She called in at the lost property office on the way home, thirty minutes before it closed. She met a chatty blonde woman there. Steph gave her the details of her journey and a description of her case. The woman explained to Steph that it would still be two more days before her case might be sent over to the office. Steph asked if she would see her case again. The woman laughed, and told Steph that the back room was stuffed, floor to ceiling, with lost cases.

'People just keep leaving things on trains,' she said, as if it was a joke.

Steph smiled in response, and left feeling happier.

Two days later, Steph returned to the lost property office. This would be the make-or-break day, she thought. The chatty blonde woman was there: she seemed to recognise Steph.

'Ah, it's you,' she said.

With a smile on her face, she reached under the desk and produced a smart, brown leather carry-all, about twice as big as Steph's case. It had a little brass tag on it, bearing the name of an expensive designer. Steph laughed. 'No, that's not mine.' She went through the description of her case again, while the woman listened carefully. Then she went into the back room, and came back with a filthy, battered, black canvas bag. This time, Steph didn't feel like laughing. Wasn't this woman listening to anything she said? For a third time, Steph described her case. The woman thought for a moment, and said she'd check the latest delivery of lost property. She returned to the back room.

Steph was left alone for a few minutes. All this for that bloody dress! Next time HR organised an away day, she'd refuse to go. She had better things to do with her time than waste a day and two nights. And next time they visited John Lewis, she wouldn't let Tom persuade her to buy something that didn't really suit her, even if it was in a sale.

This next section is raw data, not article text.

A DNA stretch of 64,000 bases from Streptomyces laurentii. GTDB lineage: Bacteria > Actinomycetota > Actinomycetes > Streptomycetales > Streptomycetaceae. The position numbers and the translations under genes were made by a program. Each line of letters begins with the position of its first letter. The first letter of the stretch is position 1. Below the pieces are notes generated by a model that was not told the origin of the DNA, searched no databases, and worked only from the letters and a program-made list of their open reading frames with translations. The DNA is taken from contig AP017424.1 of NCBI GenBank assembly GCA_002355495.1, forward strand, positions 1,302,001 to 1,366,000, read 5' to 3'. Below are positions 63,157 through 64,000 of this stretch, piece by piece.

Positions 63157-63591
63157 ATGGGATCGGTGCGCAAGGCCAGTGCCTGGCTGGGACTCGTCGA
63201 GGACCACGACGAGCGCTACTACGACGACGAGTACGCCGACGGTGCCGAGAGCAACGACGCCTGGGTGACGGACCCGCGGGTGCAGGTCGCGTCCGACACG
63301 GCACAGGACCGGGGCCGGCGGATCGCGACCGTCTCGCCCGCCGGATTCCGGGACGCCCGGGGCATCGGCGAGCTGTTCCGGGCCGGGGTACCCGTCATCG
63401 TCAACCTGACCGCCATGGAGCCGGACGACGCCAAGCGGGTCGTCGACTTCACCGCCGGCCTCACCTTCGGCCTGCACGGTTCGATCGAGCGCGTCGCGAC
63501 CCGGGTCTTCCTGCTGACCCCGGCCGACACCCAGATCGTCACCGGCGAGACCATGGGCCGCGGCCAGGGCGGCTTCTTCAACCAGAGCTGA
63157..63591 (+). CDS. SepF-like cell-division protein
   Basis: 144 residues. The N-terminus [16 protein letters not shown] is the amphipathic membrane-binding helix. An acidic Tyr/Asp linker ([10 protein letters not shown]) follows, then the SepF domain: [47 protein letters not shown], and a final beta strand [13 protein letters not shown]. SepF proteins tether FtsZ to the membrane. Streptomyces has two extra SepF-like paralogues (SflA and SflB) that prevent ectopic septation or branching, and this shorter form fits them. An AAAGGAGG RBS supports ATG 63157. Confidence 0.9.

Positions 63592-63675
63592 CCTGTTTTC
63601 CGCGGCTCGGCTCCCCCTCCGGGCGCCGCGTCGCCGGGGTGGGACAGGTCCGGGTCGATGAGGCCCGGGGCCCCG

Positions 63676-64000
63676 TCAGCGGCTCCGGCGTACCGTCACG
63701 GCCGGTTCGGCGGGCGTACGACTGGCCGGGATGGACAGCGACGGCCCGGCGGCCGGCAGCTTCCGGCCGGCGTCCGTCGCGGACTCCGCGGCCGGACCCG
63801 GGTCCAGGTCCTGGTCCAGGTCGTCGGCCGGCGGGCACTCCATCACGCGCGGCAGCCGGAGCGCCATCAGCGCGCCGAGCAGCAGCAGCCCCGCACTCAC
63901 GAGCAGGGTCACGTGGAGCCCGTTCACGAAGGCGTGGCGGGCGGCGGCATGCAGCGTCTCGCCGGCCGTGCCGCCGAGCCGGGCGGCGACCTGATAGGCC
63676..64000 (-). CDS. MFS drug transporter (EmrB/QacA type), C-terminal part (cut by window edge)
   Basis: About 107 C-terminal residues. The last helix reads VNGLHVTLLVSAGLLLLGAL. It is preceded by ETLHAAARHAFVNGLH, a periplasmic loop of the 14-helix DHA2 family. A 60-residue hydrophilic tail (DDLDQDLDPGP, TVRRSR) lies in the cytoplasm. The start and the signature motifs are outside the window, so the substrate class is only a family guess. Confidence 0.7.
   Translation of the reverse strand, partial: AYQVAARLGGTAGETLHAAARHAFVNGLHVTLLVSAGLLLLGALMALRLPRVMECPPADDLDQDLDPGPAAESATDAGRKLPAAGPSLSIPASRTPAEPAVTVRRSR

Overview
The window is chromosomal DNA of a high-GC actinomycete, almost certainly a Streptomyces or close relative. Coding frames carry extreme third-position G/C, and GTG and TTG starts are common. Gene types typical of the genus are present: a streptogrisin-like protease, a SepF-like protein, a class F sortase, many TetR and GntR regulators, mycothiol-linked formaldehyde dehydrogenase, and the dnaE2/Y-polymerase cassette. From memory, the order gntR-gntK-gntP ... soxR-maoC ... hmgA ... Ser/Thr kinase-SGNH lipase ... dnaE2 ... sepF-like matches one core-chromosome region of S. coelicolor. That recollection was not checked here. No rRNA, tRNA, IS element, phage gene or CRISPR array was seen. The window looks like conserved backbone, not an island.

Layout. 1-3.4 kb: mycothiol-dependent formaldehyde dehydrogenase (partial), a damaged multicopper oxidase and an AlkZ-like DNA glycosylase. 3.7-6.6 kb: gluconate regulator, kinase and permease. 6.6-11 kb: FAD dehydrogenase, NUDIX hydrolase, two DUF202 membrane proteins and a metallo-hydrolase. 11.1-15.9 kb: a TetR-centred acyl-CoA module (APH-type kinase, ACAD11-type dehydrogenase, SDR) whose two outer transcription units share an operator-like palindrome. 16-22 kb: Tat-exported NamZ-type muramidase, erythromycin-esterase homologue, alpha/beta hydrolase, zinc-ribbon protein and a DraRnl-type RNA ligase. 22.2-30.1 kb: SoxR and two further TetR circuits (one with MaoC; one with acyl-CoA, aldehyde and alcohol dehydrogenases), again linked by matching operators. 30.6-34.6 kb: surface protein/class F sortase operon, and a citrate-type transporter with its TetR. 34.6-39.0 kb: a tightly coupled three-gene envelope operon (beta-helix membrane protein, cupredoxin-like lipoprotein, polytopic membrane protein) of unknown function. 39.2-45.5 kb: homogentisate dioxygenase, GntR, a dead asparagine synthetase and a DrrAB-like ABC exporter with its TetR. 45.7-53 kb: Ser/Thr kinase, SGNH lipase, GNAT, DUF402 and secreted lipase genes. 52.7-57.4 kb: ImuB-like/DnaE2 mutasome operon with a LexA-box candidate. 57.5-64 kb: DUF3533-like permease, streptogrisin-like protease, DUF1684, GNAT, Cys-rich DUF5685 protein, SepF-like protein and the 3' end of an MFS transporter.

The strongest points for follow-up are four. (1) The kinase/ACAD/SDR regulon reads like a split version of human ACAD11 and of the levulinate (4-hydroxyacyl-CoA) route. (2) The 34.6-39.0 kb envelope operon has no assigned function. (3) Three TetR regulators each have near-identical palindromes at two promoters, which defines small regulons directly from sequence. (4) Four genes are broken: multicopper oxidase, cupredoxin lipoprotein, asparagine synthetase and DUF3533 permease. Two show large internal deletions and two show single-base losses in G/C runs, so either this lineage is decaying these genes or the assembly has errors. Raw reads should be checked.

The lost property woman finally returned. Cautiously, she produced Steph's case.

'This is it, isn't it?'

Steph looked at the case.

'Yes, thank you.'

Now she wouldn't have to conceal anything from Tom. She reached over to pick it up, and then stopped. If she'd been more determined, she wouldn't have had to go through any of this.

'You know what?' she told the lost property woman. 'You can keep it. I don't want it anymore.'

And she walked out.


  1. A pithy story with wry undertones. Thank you,

  2. a very interesting story, how what we do is sometimes influenced by seemingly unrelated incidents.

    Mike McC

  3. A pity we let other people influence the decisions we make. A thought-provoking, well written story.

  4. I like when the writer captures emotions and states of being that we are all familiar with, like the paragraph about her anger at others and herself, and when she "momentarily thinks she achieved something." Great twist at the end!

  5. Sounds like things between Steph and Tom are about to change.